With the publication of the International Cycling Infrastructure Best Practice Study, and the new London Cycling Design Standards, plus unprecedented funding from the Mayor (to those boroughs worthy of it), it’s less a case of ‘will’ Sutton get cycling, and more to do with ‘when’. And, of course, the ‘when’ depends on the degree of pro-cycling leadership and support within Sutton Council.

Our thanks again to the eight councillors in Sutton who have shown their support for Space for Cycling in 2014…..

Cllr. Neil Garratt (Conservative, Beddington South)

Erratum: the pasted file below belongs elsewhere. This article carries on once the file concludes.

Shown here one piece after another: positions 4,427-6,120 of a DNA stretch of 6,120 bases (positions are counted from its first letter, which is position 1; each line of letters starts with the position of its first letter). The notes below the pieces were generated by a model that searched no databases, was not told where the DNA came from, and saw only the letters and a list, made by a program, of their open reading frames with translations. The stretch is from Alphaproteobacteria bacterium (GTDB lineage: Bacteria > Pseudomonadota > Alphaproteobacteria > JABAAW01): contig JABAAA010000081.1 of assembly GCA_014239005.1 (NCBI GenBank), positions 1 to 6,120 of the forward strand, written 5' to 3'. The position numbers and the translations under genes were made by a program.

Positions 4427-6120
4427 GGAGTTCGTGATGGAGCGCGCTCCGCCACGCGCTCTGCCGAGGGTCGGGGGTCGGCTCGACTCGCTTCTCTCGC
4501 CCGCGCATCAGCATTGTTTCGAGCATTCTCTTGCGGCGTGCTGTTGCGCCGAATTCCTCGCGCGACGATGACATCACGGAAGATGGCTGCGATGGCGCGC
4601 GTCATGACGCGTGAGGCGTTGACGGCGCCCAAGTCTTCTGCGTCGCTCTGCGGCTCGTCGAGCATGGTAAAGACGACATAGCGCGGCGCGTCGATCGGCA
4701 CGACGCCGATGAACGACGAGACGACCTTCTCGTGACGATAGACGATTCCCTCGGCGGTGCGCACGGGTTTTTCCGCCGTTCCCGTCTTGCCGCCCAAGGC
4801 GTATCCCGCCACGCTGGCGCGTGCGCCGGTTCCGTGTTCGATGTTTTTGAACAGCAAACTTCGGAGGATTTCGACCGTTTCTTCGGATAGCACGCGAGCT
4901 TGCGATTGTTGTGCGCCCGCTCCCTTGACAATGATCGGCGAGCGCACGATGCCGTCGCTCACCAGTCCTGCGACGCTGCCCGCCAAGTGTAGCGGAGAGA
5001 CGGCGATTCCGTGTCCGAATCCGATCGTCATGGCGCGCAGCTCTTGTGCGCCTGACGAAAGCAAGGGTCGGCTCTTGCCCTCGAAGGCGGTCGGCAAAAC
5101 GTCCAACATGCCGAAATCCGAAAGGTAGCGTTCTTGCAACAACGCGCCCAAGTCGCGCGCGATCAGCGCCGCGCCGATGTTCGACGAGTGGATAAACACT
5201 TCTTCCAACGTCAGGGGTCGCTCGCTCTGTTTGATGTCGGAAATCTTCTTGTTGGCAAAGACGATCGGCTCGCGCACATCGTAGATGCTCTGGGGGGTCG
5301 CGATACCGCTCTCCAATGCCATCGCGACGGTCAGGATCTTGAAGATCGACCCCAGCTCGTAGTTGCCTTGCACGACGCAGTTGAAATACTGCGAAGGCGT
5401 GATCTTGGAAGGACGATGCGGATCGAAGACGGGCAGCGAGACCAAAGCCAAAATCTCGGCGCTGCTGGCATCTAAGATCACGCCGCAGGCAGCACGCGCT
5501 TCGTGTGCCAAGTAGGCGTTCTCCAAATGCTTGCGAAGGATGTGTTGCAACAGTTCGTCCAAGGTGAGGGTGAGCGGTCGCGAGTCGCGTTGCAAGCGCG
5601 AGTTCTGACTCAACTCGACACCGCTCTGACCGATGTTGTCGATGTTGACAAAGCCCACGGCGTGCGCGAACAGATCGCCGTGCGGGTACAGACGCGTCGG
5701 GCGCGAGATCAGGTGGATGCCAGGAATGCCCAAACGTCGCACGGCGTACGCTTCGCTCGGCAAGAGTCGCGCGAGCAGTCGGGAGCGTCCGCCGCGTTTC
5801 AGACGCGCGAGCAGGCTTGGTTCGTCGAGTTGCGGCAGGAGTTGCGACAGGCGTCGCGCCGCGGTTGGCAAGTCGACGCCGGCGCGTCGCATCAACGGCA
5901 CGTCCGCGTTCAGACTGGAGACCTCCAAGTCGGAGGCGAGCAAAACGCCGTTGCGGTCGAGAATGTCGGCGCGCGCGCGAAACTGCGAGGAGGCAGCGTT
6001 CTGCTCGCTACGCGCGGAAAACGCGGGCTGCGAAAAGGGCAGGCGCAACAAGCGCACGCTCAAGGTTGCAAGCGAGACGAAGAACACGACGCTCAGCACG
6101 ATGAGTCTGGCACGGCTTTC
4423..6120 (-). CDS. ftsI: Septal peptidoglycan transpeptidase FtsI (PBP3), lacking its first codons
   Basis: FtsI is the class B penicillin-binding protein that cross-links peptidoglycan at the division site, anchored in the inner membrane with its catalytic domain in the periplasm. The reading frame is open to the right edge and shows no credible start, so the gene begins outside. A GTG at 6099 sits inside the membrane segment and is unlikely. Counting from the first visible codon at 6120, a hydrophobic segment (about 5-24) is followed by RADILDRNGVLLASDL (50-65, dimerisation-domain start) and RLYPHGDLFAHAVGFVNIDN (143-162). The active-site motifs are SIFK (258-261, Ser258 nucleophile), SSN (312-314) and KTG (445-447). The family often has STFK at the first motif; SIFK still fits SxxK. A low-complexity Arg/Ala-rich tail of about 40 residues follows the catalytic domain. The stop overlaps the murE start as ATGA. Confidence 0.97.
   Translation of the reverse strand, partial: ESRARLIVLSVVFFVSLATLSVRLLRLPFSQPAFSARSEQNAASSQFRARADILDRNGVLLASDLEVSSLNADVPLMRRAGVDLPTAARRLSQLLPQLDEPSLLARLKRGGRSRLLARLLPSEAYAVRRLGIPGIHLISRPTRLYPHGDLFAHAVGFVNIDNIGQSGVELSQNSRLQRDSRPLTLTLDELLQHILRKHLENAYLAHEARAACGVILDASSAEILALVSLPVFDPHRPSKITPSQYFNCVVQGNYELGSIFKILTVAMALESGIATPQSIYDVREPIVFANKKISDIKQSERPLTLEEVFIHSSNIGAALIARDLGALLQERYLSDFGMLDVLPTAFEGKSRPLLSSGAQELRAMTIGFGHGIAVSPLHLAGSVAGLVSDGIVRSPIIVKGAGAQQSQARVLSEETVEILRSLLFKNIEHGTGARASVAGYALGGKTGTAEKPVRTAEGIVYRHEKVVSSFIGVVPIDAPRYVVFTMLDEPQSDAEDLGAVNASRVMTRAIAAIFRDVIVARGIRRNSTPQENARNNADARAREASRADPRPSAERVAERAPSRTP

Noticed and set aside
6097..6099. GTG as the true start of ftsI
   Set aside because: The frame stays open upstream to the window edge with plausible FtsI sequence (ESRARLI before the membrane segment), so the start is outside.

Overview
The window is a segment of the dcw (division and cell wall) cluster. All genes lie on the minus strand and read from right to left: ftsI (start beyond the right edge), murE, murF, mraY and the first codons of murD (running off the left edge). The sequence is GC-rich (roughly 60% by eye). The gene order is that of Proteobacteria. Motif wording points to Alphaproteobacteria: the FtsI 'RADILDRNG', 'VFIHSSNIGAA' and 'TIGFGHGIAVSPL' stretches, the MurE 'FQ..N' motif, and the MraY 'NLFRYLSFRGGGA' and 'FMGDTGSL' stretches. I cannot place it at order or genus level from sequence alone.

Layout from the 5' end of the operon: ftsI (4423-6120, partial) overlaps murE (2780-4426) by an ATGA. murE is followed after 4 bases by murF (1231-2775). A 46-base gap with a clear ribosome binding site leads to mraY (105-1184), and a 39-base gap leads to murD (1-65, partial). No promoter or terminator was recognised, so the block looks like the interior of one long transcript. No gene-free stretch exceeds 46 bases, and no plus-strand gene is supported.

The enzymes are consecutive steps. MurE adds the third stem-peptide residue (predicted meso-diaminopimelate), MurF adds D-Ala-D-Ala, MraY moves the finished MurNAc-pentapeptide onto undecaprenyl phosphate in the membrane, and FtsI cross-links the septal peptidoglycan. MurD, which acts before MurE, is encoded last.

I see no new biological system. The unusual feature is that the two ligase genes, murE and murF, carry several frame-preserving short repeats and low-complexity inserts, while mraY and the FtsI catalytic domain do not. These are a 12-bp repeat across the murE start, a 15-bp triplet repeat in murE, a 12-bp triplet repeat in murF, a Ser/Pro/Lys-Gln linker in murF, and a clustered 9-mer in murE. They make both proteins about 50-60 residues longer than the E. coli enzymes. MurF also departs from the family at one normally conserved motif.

Cllr. Ed Joyce (Liberal Democrat, Beddington South)
Cllr. Patrick McManus (Conservative, Belmont)
Cllr. Amy Haldane (Liberal Democrat, Carshalton South and Clockhouse)
Cllr. Richard Clifton (Liberal Democrat, Sutton South)
Cllr. Trish Fivey (Liberal Democrat, Sutton South)
Cllr. Kevin Burke (Liberal Democrat, Sutton West)
Cllr. Simon Wales (Liberal Democrat, Sutton West)

…. but this leaves 46 councillors across Sutton who have not yet done so, including the Council Leader Ruth Dombey (Liberal Democrat, Sutton North) and Cllr. Jill Whitehead, Chair of the Environment and Neighbourhood Committee, (Liberal Democrat, Carshalton Central). The new London Cycling Design Standards, and International Cycling Infrastructure Best Practice Study, are definitely good reasons for them to reconsider. And with their support for the principles of Space for Cycling, the new London Cycling Design Standards could potentially mean a lot more for Sutton.